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Do-it-yourself for simple estate plans

Sandi Weaver has her estate plan in place as she gets ready for a cruise.
Sandi Weaver has her estate plan in place as she gets ready for a cruise.

Traveling this summer? Don’t leave home without your estate plan.

Unfortunately, the unexpected can happen and you’ll want the best for your loved ones left behind. Let’s explore some easy steps you can take yourself to craft a simple estate plan.

To complete your estate planning schedule, enter three categories on a spreadsheet. List all the assets you own, then the assets your spouse owns and follow with the assets owned jointly.

By each asset, list three columns and record the value, the primary beneficiary and the contingent beneficiary. (The contingent beneficiary inherits this asset if both you and the primary beneficiary are dead.) If an asset is missing a beneficiary, enter a “?” to show a gap.

On a simple estate, your goal may be to have no missing “?” gaps, so that no assets pass through your will and incur probate costs. Probate expenses vary widely but can be 5% to 10% of the value, plus attorney and court fees.

Let’s say you have a 401k pension through your employer and a car. You listed your spouse as primary beneficiary when you completed the forms at work but skipped the contingent beneficiary.

What happens if you and your spouse are driving home some Saturday night and you both die in an accident? That account is likely to go through probate and incur higher fees in order to pass to your family. If you want all your 401k to go to a younger brother after you and your spouse are gone, then complete the contingent field.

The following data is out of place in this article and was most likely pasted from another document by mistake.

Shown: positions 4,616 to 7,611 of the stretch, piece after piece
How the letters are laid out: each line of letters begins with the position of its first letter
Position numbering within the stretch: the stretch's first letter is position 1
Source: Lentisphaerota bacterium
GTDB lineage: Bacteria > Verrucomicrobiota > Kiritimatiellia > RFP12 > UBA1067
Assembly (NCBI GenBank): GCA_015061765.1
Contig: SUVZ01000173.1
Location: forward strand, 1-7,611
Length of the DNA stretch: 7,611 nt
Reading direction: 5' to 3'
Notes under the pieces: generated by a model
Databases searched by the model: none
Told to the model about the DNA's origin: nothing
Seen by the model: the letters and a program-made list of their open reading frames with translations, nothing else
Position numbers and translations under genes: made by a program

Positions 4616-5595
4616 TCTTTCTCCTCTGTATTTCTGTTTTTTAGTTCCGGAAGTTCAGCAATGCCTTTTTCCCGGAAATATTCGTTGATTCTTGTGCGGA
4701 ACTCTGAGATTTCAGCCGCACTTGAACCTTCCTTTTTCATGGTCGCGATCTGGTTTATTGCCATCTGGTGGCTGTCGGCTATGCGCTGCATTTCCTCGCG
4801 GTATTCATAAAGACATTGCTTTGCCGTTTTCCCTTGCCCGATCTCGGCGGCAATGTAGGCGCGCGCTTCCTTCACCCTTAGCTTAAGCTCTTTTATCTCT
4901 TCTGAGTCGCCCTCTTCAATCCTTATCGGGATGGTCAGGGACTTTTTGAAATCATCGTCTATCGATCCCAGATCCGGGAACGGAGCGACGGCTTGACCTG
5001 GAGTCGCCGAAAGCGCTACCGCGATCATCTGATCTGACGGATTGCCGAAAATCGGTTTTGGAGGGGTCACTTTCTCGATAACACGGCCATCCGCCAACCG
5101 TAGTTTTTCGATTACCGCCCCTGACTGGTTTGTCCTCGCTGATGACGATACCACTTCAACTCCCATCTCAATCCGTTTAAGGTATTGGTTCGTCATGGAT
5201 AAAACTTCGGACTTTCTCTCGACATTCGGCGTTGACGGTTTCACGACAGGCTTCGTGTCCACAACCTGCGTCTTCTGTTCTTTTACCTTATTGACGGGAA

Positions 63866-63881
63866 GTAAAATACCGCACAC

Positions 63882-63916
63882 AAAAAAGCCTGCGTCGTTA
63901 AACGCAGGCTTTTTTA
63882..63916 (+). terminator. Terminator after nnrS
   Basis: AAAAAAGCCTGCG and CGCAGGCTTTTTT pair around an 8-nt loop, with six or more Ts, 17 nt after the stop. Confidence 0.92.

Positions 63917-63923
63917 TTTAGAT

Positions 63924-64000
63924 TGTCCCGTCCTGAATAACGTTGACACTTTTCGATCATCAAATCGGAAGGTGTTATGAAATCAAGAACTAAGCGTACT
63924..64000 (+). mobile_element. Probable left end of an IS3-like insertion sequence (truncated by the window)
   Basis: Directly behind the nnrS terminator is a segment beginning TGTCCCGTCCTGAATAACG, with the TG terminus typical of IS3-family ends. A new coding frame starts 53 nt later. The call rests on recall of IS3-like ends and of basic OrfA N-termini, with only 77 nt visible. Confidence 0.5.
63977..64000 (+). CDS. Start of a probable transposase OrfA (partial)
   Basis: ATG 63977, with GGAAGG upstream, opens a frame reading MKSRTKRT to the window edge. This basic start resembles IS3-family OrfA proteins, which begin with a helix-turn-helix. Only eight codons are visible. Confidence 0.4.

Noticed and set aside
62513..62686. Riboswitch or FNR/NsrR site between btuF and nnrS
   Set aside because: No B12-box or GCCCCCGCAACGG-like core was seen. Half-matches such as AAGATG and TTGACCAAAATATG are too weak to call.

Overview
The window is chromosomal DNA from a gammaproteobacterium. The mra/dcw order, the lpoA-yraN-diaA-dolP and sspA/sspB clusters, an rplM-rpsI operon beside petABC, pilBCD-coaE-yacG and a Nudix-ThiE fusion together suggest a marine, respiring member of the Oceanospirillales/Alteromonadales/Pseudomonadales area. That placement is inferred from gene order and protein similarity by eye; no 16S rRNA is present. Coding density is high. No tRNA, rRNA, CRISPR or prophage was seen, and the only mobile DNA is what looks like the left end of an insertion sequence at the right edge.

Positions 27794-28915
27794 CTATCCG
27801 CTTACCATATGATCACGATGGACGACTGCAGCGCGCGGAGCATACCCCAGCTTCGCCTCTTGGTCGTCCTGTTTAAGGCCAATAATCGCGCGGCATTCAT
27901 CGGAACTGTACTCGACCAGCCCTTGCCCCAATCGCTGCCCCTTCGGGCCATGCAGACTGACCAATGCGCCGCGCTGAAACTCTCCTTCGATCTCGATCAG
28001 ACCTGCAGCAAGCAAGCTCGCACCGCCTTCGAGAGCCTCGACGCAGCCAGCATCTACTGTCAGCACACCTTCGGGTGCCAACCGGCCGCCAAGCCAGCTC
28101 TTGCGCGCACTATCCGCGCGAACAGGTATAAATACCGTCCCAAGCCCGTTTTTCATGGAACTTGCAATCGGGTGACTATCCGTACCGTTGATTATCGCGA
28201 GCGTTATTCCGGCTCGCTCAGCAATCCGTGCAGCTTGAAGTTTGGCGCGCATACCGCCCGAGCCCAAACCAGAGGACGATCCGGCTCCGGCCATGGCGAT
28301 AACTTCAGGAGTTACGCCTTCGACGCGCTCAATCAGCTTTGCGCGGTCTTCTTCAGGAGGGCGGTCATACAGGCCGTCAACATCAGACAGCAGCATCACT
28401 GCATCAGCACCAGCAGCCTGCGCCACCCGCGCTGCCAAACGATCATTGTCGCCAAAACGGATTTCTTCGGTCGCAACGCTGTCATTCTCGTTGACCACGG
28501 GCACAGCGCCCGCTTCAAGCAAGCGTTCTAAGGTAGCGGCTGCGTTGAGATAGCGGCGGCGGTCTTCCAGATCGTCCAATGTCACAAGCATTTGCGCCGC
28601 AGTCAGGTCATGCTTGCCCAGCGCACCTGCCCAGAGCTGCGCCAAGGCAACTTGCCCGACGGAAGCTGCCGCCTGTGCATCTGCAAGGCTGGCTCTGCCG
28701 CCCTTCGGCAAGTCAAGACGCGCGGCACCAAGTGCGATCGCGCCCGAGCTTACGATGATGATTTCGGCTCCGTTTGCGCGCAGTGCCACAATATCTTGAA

What happens to the car? We’re fortunate that both Missouri and Kansas allow transfers on death on car titles. For a small fee, you can re-visit the department of motor vehicles and add that to the title so your heir automatically gets the car, without the costs of probate.

Let’s say your spouse has an IRA account and life insurance through his employer. Treat the IRA just like your 401k, completing both primary and contingent fields. The life insurance had both beneficiary fields on the application, but you can add the contingent now if you skipped it initially.

Under the joint category, you may own a house and a bank account with your spouse.

Missouri and Kansas both allow transfer on death beneficiaries on real estate. You can visit the county courthouse or mail in the forms. If you and your spouse are dead, you can leave the asset to your chosen heir(s) for a nominal fee and avoid the higher costs of probate.

When you next visit your bank, complete a payable on death card for your joint savings account so it slides to your chosen family member without fees.

Are there times when you want an asset to process through probate? Yes, and an attorney can identify those unique situations. You’ll want an attorney to complete a will and durable powers of attorney for financial and health care purposes.

Fill-in-the-blank forms are available at reputable estate planning websites and include access to attorneys. That may be suitable for simple plans.

Many financial planners like me help clients organize their estate plans. But can you do it yourself? Absolutely. Set up your schedule and tackle one asset at a time.

Traveling this summer? Don’t leave home without a completed estate plan!

Sandi Weaver is a Certified Financial Planning professional and member of the Financial Planning Association of Greater Kansas City. She provides financial planning through Weaver Financial in Overland Park and works on the Wealth Management Committee in the Missouri Society of CPAs. She holds the Chartered Financial Analyst designation, the benchmark of professionals in the investment field.

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